Brothers Bill and Jim Mitchell shared a passion for home-brewed beer, but when they shared a recipe, the pair could never seem to get the same result. Although Mr Jim Mitchell's Angry Amber was his best beer, Mr Bill Mitchell could not replicate it, even though their brewing systems were largely identical.
It is a common problem for home brewers. Producing a consistent- tasting batch of beer depends on the fickle brewing process, where a subtle change involving the barley and hops can result in different products.
Mr Bill Mitchell, a former Microsoft executive, set out to apply science to the home-brewing process.
The result, they claim, is the Pico, a machine with a passing resemblance to a microwave. It brews 5-litre batches of beers after the exact ingredients are fed via pods into the device, much like coffee being loaded into a Nespresso machine.
The 14kg machine works by loading water with PicoPaks of ingredients and then brewing for about two hours.
The beer recipes come from various breweries, but the bitterness, thickness and alcohol volume can be adjusted at home.
After the brewing process, the beer is transferred to a keg to ferment for about a week.
The aim, says Seattle-based Bill Mitchell, is to engage amateurs by brewing consistent beer each time and eliminating the frequent possibility of "bad batches".
"You don't know what went wrong. If you are at all scientific, it drives you nuts and usually for most people, that is it."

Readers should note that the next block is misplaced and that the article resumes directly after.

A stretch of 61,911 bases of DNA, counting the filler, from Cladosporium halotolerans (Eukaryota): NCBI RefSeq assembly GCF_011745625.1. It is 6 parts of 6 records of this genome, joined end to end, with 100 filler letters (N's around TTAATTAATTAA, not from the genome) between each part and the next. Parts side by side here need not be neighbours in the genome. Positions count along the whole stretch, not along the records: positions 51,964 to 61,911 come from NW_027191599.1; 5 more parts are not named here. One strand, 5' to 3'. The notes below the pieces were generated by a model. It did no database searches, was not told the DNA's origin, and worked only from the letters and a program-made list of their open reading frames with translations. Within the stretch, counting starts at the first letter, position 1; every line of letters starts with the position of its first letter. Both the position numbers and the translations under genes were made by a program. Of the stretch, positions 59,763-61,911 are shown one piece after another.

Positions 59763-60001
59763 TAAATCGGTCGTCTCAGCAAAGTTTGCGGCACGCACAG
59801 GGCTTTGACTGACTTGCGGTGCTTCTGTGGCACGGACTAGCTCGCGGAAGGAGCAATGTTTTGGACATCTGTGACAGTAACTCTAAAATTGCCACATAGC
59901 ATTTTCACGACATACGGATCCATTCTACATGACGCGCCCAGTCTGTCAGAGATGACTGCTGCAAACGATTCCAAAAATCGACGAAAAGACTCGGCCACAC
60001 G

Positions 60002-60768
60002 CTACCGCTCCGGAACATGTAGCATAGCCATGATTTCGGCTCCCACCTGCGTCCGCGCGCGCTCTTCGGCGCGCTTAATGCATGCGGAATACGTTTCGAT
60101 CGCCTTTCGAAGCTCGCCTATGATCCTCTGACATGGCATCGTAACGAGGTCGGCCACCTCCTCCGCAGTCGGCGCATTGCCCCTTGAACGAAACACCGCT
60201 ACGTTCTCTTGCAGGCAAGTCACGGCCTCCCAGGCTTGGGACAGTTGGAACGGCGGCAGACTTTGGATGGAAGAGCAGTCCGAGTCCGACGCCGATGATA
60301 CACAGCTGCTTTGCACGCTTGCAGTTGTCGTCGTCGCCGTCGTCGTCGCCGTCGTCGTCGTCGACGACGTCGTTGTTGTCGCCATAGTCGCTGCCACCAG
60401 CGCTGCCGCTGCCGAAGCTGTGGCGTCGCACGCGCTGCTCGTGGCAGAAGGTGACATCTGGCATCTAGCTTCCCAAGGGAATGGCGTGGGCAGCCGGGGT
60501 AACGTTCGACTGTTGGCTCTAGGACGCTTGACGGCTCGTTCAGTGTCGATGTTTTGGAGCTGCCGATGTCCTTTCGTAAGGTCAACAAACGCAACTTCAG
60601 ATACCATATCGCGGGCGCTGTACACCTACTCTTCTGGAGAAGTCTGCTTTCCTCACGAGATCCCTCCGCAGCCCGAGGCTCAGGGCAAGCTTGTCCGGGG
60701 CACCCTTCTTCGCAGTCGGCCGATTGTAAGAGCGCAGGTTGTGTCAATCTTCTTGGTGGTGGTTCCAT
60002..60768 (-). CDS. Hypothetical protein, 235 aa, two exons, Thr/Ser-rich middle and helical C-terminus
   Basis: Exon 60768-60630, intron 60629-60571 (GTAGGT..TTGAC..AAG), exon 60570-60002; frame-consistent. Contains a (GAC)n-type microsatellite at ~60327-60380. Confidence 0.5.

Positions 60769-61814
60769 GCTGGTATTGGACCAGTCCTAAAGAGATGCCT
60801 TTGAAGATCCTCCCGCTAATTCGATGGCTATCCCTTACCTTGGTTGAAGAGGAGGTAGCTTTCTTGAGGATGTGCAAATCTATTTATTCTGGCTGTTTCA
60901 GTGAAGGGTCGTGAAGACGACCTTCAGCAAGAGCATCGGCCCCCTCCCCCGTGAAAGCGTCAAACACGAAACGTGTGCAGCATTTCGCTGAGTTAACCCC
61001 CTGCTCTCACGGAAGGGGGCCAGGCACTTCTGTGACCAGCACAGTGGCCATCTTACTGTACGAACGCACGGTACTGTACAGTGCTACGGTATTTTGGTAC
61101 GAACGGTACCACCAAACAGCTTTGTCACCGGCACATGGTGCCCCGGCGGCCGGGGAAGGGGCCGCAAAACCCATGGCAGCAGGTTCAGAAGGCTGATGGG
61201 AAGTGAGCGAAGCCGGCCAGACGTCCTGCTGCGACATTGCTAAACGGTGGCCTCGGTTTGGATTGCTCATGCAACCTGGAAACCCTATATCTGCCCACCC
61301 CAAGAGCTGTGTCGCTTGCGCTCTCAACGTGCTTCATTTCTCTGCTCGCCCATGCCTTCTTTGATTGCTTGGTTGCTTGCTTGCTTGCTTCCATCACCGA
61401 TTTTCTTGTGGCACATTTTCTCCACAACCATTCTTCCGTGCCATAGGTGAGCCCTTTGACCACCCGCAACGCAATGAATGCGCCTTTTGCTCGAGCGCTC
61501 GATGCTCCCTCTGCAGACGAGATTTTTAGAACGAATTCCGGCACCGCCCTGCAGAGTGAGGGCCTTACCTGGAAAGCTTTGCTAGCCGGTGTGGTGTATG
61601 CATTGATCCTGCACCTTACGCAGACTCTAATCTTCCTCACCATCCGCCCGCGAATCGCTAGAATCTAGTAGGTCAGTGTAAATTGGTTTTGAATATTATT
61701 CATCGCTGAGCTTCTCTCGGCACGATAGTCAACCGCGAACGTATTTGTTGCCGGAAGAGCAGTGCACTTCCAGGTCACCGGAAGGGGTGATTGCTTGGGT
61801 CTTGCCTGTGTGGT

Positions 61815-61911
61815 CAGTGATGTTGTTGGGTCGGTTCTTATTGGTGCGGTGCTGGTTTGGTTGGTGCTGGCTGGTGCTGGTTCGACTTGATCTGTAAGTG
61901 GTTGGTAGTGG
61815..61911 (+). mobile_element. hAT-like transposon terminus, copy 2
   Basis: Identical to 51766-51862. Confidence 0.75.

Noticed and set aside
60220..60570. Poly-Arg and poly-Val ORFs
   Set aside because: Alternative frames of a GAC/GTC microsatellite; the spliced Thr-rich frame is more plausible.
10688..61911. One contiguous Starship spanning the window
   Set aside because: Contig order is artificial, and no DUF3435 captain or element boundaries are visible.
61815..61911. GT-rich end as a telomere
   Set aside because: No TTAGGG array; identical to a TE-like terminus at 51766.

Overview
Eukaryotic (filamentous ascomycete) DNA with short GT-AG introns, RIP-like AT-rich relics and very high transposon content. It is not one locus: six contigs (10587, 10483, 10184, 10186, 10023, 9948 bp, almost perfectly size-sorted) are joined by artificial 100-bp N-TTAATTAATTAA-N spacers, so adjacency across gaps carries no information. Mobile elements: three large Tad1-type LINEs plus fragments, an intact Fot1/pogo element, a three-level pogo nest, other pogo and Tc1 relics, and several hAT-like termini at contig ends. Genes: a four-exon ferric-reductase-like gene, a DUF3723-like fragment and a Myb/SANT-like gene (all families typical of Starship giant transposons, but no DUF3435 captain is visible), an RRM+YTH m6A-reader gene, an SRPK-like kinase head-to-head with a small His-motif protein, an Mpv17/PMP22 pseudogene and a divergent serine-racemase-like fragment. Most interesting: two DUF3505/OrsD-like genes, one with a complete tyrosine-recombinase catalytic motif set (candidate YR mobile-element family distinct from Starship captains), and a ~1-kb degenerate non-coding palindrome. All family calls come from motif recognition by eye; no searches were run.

About 2,000 of the machines have been pre-ordered and are expected to ship from April. The early-bird price was US$500 (S$695) and this is expected to rise to US$999 at retail.
The PicoPaks are available from the company's website, among them pale ales, porter and a strong English bitter. The pods cost from US$18 to US$30, meaning substantial savings for high-end beers and minor savings for mainstream drinks.
"If you go to a commercial chain and you buy a Heineken mini keg, those cost about US$19 or US$20 each. If you are making a beer like that, the PicoPak would probably cost you US$16 or US$17," he says.
The growing interest in craft beers - Mr Bill Mitchell says there were one million home brewers in the United States when they started their company, PicoBrew, in 2010 - has created a demand for niche beers from around the world.
In Belfast, Northern Ireland, where many pubs are tied to suppliers and their particular range of drinks, the limited selection of craft beers on offer led to the creation of Brewbot.
The 1.2m square brewing machine made from stainless steel and wood produces 30 litres of beer each time. The four founders aim to sell the device to bars, restaurants and offices to create and brew their own beer.
Existing brewers have also bought the machines to make test batches of experimental recipes, while some companies station them in offices for staff to enjoy.
Ingredients can be ordered and recipes can be downloaded. If they prefer, home brewers can create their own blends.
Brewbotting a batch of beer can take between four and six hours. The beer then ferments elsewhere for two to four weeks. The Brewbot can then be used to make further batches of 90 bottles.
An app notifies the user of the different stages of the brewing process after the recipe is chosen. As the machine is not totally autonomous, the app tells the user when he needs to step in.
The Belfast-based firm has sold 150 units so far to bars, restaurants and companies as well as breweries.
Brewbot chief executive Chris McClelland says the machines allow restaurants to experiment with new types of beer.
At £6,900 (S$13,900), the machine is beyond the budget of most home brewers and is aimed more at a commercial market.
Asked if it is not easier to just buy a crate of bottled beer, he replies: "Do people have that attitude with their food?"